Federal political party positions on carbon pricing

23 Jul 2010Archived News Climate Change Matters

In the wake of Julia Gillard’s speech this morning, it is now clearer than ever that neither major party is likely to impose a price on carbon in the short term.

The Liberal party opposes a price on carbon. The Labor party has deferred a decision about its introduction until 2012. Future policy announcements are expected of all parties through the remainder of the election campaign, especially with regard to the outcomes of the Prime Minister's Task Group on Energy Efficiency.

The Australian Labor Party – 5% unconditional greenhouse gas reduction by 2020. Cap and trade scheme (CPRS) legislation deferred until 2013 at the earliest. Abatement actions by liable parties before that time will be credited by awarding carbon pollution permits based on current calculated baselines. Any future policy will be ‘informed’ by a new ‘Citizen’s Assembly’ (a means of participatory democracy) which, combined with a Climate Change Commission is intended to inform community opinion and build community consensus around future climate change policy directions. $1 billion invested over 10 years in electricity network expansion to support remote geothermal and wind projects, however the current 20% renewable energy target remains unchanged.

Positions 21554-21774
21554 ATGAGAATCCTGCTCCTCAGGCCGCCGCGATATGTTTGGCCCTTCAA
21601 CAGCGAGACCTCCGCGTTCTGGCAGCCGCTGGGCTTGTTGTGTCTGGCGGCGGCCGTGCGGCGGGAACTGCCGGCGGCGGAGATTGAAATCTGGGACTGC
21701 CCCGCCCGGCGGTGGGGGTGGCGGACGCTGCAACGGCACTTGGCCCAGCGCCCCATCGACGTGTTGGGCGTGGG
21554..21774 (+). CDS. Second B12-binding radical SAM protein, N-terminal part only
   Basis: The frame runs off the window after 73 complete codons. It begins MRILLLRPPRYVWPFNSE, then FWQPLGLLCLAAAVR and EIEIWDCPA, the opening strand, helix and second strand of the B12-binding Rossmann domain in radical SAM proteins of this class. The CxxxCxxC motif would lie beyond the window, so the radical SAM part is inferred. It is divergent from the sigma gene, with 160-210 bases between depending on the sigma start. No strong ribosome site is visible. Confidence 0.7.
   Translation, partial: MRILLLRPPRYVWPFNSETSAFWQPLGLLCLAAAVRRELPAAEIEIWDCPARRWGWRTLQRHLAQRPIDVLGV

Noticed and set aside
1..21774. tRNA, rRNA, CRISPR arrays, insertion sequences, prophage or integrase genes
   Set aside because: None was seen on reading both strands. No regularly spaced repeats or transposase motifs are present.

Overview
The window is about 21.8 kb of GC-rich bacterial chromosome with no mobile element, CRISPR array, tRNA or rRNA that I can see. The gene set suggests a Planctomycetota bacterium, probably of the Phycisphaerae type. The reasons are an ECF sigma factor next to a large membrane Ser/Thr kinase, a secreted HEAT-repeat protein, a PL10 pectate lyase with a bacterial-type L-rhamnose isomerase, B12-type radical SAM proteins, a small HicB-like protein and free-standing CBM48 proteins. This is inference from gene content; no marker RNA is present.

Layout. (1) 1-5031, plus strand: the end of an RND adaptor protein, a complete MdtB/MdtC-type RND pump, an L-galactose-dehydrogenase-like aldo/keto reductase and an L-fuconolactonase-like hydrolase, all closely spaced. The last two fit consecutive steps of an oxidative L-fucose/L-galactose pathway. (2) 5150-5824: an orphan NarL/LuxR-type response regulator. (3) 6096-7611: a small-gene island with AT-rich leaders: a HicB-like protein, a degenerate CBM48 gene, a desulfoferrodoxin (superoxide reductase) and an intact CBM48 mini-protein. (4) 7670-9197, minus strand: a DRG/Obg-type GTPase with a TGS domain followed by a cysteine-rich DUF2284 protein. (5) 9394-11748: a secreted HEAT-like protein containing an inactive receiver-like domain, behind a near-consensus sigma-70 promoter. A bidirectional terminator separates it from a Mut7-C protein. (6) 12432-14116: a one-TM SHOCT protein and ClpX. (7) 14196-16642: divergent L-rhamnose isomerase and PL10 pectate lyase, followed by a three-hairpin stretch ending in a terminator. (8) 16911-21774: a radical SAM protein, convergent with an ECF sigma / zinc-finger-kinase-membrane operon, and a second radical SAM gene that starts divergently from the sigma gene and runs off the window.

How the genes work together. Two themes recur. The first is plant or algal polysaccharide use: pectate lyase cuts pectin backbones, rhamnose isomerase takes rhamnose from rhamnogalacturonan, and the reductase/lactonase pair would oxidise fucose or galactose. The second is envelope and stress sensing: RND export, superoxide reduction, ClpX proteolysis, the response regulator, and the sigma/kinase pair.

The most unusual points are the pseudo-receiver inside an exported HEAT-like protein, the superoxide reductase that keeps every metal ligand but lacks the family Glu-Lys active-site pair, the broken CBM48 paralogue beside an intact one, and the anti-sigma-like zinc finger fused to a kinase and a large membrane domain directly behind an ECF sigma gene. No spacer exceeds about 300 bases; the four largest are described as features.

The Liberal Party – 5% unconditional greenhouse gas reduction by 2020. No price on carbon or legislated cap on national emissions. Greenhouse gas abatement to be funded via an Emissions' Reduction Fund targeting soil carbon, generator efficiency, forestry, and potentially extending to end-use energy efficiency or other measures ‘as required’. The Greenhouse Friendly offset program will be restored (as there is no national emissions cap). $100 million will be provided to support specific renewable energy ventures, however the current 20% renewable energy target remains. Australia would withdraw support for the Global Carbon Capture and Storage Institute.

The Greens – 25-40% greenhouse reduction target by 2020. At 25% the target is unconditional. Price on carbon imposed through a ‘regulated market-based’ scheme. National energy efficiency targets to be established. Increase the Renewable Energy Target to 30% by 2020 and provide a national feed-in tariff scheme. Regulatory reform to support greater demand management and distributed generation. Abandon public funding for all carbon capture and storage research. Provide transitional plans for coal mining communities.

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